It might have been a given that Doyle girls basketball coach Sam White was selected the All-Livingston Parish Coach of the Year by her peers, but she didn’t want to take all the credit.
“I never want to make it about me or anything, but I think that’s a testament to the girls and how well they bought in and how well they’ve done, so I’m pleased with that for sure,” White said after guiding the Lady Tigers (32-3) to the Class 2A state championship this season and the school’s first state title since 1979.
Getting to that state title was part of a plan for White, who took over the Doyle program after Guy McDonald stepped down in 2014 after the Lady Tigers advanced to the state title game. The team also lost Taylin Underwood, a two-time All-Parish MVP, to graduation, and White knew there would be some rebuilding ahead. She also developed a vision for the program.
“I knew that I wanted our game to be fast-paced,” White said. “I knew that in girls basketball especially, I think that’s kind of where the game is going, and I saw potential there with some of the girls coming up that that was going to be a great style for us to play. I feel like you have to pretty much coach to your personality, and that kind of fits mine and it fits them, so that’s kind of where we went with it … and it happened to work out six years later.”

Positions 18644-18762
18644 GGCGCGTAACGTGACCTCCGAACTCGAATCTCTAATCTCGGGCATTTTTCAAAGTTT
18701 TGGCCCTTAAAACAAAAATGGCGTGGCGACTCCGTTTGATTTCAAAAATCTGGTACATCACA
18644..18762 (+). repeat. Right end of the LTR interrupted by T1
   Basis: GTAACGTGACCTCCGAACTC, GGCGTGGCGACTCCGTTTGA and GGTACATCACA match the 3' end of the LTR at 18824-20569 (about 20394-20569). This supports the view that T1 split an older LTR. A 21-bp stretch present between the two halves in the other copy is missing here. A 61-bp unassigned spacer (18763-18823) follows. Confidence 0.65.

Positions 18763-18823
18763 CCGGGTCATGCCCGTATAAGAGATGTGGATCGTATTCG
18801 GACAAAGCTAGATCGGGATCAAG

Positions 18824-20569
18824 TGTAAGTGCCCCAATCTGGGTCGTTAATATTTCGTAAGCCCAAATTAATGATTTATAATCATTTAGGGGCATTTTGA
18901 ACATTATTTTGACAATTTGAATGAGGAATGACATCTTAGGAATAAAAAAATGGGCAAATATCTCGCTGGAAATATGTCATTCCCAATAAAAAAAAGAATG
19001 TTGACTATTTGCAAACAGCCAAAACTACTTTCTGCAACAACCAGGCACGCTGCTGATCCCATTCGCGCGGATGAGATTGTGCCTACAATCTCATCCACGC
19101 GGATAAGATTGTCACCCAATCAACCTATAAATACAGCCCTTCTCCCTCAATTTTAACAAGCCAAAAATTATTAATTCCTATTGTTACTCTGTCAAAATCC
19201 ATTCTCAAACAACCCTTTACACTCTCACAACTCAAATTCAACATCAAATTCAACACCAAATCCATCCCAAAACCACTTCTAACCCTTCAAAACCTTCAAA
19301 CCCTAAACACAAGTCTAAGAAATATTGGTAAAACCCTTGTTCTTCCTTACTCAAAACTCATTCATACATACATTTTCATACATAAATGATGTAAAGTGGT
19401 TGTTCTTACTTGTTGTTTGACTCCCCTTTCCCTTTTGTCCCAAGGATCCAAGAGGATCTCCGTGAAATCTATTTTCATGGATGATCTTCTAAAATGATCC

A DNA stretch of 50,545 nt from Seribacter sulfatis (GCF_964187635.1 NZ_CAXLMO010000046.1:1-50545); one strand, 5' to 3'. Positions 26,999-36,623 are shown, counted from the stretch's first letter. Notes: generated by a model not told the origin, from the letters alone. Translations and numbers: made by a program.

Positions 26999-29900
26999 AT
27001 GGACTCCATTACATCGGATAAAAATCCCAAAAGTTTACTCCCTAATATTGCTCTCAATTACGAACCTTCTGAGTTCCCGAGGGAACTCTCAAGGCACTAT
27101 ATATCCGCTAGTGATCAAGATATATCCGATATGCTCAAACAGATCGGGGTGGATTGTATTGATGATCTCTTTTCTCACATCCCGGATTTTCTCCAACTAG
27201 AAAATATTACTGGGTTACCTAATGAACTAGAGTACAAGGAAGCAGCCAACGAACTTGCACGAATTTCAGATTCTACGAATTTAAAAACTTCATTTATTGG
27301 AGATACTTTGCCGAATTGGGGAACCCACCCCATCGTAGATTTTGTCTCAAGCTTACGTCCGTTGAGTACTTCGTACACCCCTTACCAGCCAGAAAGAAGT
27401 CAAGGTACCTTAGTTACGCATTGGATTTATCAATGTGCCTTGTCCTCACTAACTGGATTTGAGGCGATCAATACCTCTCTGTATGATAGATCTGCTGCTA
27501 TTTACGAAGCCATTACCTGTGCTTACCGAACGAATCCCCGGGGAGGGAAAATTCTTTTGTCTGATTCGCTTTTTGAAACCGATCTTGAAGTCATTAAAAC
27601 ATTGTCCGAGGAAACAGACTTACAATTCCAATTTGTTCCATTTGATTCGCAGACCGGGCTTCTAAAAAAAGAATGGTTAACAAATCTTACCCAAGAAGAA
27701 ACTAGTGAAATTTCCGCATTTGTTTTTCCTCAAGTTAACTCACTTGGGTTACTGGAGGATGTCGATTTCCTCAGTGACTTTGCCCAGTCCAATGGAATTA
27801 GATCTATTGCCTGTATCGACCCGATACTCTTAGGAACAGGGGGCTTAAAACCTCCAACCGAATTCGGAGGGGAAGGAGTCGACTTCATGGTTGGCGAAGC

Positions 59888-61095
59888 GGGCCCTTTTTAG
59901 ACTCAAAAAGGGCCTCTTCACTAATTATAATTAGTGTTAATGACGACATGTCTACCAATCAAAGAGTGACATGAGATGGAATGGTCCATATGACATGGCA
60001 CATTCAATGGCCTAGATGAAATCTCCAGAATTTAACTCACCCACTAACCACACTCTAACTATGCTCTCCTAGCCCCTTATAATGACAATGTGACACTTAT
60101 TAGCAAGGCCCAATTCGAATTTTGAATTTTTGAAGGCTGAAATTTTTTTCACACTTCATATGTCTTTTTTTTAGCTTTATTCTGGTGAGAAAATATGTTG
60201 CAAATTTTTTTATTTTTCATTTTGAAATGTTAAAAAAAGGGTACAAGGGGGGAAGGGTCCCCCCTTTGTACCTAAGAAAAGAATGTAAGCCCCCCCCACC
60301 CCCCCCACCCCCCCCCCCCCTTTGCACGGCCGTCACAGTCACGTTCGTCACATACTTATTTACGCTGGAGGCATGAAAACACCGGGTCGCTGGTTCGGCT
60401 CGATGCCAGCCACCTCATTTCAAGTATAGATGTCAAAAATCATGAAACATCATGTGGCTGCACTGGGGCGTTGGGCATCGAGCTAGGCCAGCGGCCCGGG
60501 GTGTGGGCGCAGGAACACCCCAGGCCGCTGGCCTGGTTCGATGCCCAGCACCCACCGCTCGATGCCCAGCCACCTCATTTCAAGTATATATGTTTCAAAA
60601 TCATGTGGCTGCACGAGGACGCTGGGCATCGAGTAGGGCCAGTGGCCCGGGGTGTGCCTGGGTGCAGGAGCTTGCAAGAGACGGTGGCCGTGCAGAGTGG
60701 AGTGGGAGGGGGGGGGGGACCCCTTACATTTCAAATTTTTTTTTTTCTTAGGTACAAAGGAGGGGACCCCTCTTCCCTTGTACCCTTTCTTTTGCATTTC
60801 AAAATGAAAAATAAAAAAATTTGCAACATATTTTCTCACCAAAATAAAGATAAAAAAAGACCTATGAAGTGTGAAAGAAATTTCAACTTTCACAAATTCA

Things really began to take hold last season, when the Lady Tigers secured the No. 1 seed in the Class 2A playoffs after holding that spot for virtually the entire season. The campaign ended with a home loss to Rayville in the quarterfinals and established this season’s motto – ‘Unfinished Business’.
“I think we all bring it back up,” White said of last season’s playoff loss. “It was such a devastating loss when you were supposed to, I guess on paper, do more. I guess it just wasn’t our year, but we did learn from that. The girls were super-motivated after that -- so motivated that I never felt like motivation was an issue for us this year, ever.”
There were challenges along the way, with Doyle winning the Livingston Parish Tournament championship – its first since 1997 -- with Presleigh Scott hitting a pair of free throws with 2.8 seconds remaining to seal a 59-56 win over Denham Springs in a hard-fought game by both teams.